COVID-19 as Catalyst for a Revival of Christianity?

COVID-19 as Catalyst for a Revival of Christianity? March 30, 2020


The Wall Street Journal has published an article by Robert Nicholson entitled A Coronavirus Great Awakening? with the deck Sometimes the most important ingredient for spiritual renewal is a cataclysmic event [subscription required].

Nicholson cites the religious revival and upsurge in church attendance that took place in the aftermath of the horrors of World War II.  Since then, and contrary to the human experience through most of our history, we have become complacent and trivialized.  We thought we had conquered nature.  Life had become easy and totally under our control.  We thought there was no need for God.  But, he says, “the pandemic has humbled the country and opened millions of eyes to this risky universe once more.”
Nicholson quotes from a book by the important Cambridge historian Herbert Butterfield, who, in the rubble of the war, started reading the Bible.  He wrote a book Christianity and History (1949) that shows the connection between catastrophe and faith.  (The book is out of print, but you can get it through a library.)  Here are some passages, as quoted in Nicholson’s article:
The power of the Old Testament teaching on history—perhaps the point at which the ancient Jews were most original, breaking away from the religious thought of the other peoples around them—lay precisely in the region of truths which sprang from a reflection on catastrophe and cataclysm. . . . It is almost impossible properly to appreciate the higher developments in the historical reflection of the Old Testament except in another age which has experienced (or has found itself confronted with) colossal cataclysm. . . .
Men may live to a great age in days of comparative quietness and peaceful progress, without ever having come to grips with the universe, without ever vividly realising the problems and the paradoxes with which human history so often confronts us. . . .We of the twentieth century have been particularly spoiled; for the men of the Old Testament, the ancient Greeks and all our ancestors down to the seventeenth century betray in their philosophy and their outlook a terrible awareness of the chanciness of human life, and the precarious nature of man’s existence in this risky universe. . . .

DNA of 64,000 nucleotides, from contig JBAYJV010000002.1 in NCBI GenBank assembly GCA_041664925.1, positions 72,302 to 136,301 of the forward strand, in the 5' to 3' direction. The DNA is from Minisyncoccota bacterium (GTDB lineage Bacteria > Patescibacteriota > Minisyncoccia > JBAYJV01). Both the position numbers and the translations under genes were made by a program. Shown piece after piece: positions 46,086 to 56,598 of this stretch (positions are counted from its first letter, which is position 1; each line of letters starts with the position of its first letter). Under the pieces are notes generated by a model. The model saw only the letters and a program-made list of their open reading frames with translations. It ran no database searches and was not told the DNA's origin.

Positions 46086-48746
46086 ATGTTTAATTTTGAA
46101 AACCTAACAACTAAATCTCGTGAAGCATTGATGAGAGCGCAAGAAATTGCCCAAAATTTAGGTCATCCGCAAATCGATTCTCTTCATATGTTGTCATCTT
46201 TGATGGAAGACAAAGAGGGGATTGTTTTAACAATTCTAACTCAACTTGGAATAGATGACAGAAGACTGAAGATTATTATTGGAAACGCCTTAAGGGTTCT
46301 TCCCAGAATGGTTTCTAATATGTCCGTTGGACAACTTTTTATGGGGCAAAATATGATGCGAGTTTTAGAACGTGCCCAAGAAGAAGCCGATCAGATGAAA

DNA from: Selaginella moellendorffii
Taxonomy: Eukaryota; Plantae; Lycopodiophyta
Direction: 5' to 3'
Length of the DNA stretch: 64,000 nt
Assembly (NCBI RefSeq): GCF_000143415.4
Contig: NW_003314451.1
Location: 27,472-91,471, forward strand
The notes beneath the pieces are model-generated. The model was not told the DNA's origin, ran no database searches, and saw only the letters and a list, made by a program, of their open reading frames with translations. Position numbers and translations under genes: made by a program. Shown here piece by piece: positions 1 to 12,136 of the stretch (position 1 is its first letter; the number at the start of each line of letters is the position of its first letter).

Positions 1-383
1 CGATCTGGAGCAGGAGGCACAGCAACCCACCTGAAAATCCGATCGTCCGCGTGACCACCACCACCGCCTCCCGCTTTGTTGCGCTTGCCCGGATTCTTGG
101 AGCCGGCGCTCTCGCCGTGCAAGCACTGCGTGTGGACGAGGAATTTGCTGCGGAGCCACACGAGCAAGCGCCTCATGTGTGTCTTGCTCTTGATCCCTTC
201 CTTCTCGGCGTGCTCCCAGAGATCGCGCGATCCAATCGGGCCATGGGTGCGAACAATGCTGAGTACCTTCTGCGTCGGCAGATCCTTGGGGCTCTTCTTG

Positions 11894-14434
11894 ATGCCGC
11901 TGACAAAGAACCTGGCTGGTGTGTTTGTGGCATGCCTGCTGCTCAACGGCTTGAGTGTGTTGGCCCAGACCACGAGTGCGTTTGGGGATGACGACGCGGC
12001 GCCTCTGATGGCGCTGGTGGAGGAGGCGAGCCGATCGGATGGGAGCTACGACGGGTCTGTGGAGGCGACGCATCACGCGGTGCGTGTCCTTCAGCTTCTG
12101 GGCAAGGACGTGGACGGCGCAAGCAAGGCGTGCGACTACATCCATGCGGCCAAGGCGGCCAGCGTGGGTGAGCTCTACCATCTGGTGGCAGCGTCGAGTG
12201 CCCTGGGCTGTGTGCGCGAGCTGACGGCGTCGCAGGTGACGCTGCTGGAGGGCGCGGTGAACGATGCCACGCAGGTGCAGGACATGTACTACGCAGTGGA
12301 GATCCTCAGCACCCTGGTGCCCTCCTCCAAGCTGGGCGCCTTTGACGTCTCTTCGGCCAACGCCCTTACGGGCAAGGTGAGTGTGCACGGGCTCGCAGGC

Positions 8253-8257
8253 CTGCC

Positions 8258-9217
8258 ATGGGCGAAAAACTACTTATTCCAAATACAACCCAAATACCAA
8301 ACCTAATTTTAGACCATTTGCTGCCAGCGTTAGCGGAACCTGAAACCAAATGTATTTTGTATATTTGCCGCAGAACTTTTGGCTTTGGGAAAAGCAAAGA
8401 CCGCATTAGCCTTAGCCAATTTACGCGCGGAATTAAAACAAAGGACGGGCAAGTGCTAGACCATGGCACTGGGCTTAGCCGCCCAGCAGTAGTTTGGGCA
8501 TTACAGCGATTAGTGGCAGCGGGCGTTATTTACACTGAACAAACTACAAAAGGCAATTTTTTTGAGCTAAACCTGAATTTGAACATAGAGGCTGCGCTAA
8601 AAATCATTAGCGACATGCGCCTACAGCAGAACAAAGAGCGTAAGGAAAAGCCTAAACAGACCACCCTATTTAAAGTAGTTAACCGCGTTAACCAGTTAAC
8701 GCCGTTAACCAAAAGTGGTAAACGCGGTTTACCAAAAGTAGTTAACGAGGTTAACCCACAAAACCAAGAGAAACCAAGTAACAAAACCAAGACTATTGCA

Sheer grimness of suffering brings men sometimes into a profounder understanding of human destiny. . .It is only by a cataclysm. . .that man can make his escape from the net which he has taken so much trouble to weave around himself.”. . .

The ancient Hebrews, by virtue of inner resources and unparalleled leadership, turned their tragedy, turned their very helplessness, into one of the half-dozen creative moments in world history. . . .It would seem that one of the clearest and most concrete of the facts of history is the fact that men of spiritual resources may not only redeem catastrophe, but turn it into a grand creative moment.

The conventional wisdom is that catastrophes cause people to turn away from God, questioning His goodness and His existence.  And yet history and experience show that catastrophes instead drive people to God.

Are you seeing any signs of this yet?  Are you feeling any signs of this yet?


Image of the Cross of the Pyrenees on the Vera Cruz trail in Spain, by Hans via, CC0, Public Domain

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